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The Civil Service Retirement System (CSRS) is a defined benefit and contributory retirement program. Federal employees share in the expense of the annuities on which the system is based. Upon retirement, federal employees receive monthly benefits from those annuities.
The CSRS was replaced by the Federal Employees Retirement System (FERS) for government employees who entered covered service as of January 1, 1987. However, the CSRS still affects many current employees. Since federal employee retirement is different from Social Security and other retirement plans, it can be helpful to understand how the CSRS works. Here's some information to keep in mind.
Options for Paying Into the CSRS
Federal employees who began their service prior to January 1, 1987 are eligible for CSRS retirement benefits.
- Covered employees contribute between 7%-8% of their pay to the CSRS, and they generally are exempt from paying Social Security taxes, although they are required to pay Medicare tax, according to the U.S. Office of Personnel Management (OPM). The agency employing workers who are covered by the CSRS then matches the employee's contributions.
In addition to the standard match of 7%-8% of employee contributions, you can increase your annuity benefit in retirement in two other ways.
- Make a contribution of up to 10% of your basic pay to a voluntary contribution account (VCA). Your VCA contributions are made after taxes, and total contributions may not exceed 10% of the total basic pay you received during all of your CSRS-covered employment. You can make this contribution through a payroll deduction of 10% per paycheck, through several deposits over time or even as a single large check as you approach retirement.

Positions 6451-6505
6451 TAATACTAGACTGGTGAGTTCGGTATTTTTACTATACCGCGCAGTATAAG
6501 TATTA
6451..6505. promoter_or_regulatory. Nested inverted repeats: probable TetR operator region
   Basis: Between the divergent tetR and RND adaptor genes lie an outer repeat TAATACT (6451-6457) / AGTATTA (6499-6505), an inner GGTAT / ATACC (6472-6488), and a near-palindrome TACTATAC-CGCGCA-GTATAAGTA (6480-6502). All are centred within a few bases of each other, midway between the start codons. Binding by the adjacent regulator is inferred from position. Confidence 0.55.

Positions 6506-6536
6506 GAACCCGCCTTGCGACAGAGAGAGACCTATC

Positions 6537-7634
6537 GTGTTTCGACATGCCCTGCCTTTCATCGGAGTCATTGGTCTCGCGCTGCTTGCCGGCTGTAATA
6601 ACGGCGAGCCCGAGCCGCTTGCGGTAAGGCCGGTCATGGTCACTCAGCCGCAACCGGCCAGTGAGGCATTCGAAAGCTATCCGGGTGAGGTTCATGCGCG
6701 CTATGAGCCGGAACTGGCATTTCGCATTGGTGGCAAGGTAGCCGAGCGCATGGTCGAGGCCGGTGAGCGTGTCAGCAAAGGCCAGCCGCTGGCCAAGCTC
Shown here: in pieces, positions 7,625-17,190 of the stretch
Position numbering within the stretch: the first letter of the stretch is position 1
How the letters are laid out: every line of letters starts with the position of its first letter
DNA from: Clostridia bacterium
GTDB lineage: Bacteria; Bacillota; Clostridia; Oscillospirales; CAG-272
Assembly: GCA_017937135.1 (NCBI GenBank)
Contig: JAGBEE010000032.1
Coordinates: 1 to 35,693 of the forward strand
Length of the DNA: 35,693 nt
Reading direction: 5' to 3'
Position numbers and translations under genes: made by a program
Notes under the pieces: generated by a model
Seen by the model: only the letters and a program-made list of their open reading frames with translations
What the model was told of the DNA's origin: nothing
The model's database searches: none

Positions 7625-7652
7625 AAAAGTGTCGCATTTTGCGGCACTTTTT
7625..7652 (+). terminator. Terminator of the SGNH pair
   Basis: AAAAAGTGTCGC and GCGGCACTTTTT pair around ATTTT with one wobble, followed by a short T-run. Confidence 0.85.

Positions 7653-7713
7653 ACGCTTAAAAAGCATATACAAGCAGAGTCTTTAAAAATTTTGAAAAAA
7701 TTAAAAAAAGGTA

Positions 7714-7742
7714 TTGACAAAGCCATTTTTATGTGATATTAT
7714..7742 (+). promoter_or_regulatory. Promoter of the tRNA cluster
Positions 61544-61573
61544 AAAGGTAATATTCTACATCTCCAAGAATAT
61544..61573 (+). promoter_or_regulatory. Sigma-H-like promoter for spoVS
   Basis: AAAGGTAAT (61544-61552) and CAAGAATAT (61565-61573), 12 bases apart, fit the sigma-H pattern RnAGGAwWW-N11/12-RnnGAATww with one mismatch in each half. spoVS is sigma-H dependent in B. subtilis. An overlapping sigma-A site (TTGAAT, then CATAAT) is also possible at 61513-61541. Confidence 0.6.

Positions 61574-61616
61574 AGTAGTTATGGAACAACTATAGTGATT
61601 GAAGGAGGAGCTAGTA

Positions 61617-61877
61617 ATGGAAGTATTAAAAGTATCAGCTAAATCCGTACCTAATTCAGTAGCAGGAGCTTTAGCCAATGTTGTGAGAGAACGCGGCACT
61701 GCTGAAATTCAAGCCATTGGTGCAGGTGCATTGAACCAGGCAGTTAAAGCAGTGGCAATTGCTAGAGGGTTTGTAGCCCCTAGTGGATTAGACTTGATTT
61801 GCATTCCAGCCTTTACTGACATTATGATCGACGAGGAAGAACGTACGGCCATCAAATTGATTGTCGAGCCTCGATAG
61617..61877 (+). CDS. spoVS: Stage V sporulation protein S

- Contribute a portion of your pay to a Thrift Savings Plan (TSP). This tax-advantaged retirement savings plan allows you to set aside pretax income in a retirement account. However, you are not eligible for an employer match of your contributions to your TSP.
How the CSRS Benefits Are Calculated
The amount of your monthly benefit is calculated based on two factors:
- Your length of service
- Average salaries of your three highest paid consecutive years (known as your "high-3"), according to the OPM (any bonuses or overtime you receive are not included in your high-3 calculation)
Since you generally earn more money the longer you stay in service, you may see your high-3 (and therefore your annuity benefit) go up over the course of your career. You also need at least five years of service to receive CSRS annuity benefits after retirement, and your benefit will likely go up the longer you have served.
- Five years of service - receive 1.5% of their high-3 salary annually
- 5-10 years of service - receive the 1.5% of their high-3 for their first five years of service, plus 1.75% for the next five
- 10+ years of service - receive the 1.5%, plus the 1.75%, plus 2% of their high-3 for each year served after year 10
Finally, if you retire prior to age 55, your benefit will be reduced by one-sixth of a percent for each month that you are shy of your 55th birthday.
Receiving Your CSRS Benefits
If you retire from your CSRS-covered employment after age 62, you are eligible to receive your annuity benefits within 30 days of your retirement.
However, there are other ways to receive your CSRS benefits:
- Deferred retirement: If you leave your CSRS-covered employment before reaching the age and service requirements for an immediate retirement benefit, you may be eligible for a deferred retirement. This is available for covered employees who have at least five years of creditable service and who have reached age 62, although the age requirement is lower if you have more years of creditable service, according to the OPM.
- Involuntary separation: If you are forced to retire because of a reorganization or reduction in force, and you meet several requirements, you can take your retirement benefits as early as age 50. However, your benefit will be reduced if you are under the age of 55.
- Disability: If you are forced to retire because of a disability and have served at least five years, you may be eligible for CSRS benefits.
Since employees who are covered by the Civil Service Retirement System are generally not eligible for Social Security, it's important to know exactly what to expect from your CSRS benefits. Understanding how to calculate your benefit, and the effect of a VCA and TSP, can help you start planning.